Ofgem has allocated £46.8m to energy networks so that they can trial new ways of keeping local and national power grids stable and determine how higher blends of hydrogen might work in the gas grid.
The regulator invites bids for innovation trials each year from network companies so that they can try new approaches to managing their infrastructure. The aim is to develop new technologies and ways of working that enable a smarter, more cost effective energy system.
This year UK Power Networks (£16.4m), Scottish Power Energy Networks (£6.85m), National Grid ESO (£10.27m) and Cadent (£13.28m) got the nod.
UKPN and SPEN’s trials concentrate on EV charging. National Grid ESO’s looks at how it might use distribution connected generators, such as small engines, batteries and potentially renewables, to reboot the power system in the event of total failure. That service is called ‘black start’ and is currently worth a lot of money to big power stations.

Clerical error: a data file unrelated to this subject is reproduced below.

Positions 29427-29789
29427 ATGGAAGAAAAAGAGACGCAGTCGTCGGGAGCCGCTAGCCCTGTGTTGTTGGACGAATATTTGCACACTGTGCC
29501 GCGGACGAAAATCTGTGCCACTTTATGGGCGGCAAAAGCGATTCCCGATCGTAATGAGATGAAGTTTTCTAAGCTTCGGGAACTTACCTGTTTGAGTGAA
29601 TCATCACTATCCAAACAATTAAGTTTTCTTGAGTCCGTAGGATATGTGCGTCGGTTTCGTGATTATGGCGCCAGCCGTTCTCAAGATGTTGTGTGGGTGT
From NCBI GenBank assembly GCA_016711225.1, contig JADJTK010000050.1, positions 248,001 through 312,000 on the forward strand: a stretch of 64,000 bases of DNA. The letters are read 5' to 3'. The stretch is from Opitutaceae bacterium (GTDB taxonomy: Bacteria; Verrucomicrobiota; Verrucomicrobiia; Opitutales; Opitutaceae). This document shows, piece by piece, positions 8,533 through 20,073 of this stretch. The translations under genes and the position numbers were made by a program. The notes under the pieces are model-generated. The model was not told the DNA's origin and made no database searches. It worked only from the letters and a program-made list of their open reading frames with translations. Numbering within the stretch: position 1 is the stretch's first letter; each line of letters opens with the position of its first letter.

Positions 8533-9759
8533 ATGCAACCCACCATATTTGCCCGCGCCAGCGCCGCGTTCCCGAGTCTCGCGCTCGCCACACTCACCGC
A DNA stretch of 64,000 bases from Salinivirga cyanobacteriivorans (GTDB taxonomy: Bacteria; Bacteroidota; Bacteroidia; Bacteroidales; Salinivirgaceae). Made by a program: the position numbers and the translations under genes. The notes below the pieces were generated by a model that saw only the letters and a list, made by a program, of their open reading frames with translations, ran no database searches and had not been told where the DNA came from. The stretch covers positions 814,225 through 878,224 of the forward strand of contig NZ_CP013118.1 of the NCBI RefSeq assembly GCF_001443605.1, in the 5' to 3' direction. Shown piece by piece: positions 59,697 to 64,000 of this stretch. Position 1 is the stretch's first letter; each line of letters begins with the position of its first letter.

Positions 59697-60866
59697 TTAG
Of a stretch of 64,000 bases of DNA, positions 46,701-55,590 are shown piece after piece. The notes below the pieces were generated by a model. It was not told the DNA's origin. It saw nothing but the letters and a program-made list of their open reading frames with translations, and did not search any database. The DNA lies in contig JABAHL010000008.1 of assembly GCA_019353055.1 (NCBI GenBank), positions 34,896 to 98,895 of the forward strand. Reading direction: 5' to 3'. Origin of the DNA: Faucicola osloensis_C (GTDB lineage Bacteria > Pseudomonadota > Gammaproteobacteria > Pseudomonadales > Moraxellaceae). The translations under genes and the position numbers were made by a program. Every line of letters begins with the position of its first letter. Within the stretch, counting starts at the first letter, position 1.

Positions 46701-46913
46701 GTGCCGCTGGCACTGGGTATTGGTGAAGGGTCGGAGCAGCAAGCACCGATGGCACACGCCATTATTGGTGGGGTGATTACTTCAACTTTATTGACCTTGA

Cadent will spend the money furthering its hydrogen trial at Keele University. The gas network operator is keen to determine whether its assets and household and commercial appliances could be switched to hydrogen, or higher blends of hydrogen and natural gas.
The Hydeploy trial is of significant interest to gas network companies given the value of their asset base and the need to decarbonise heat.
See details of the trials here.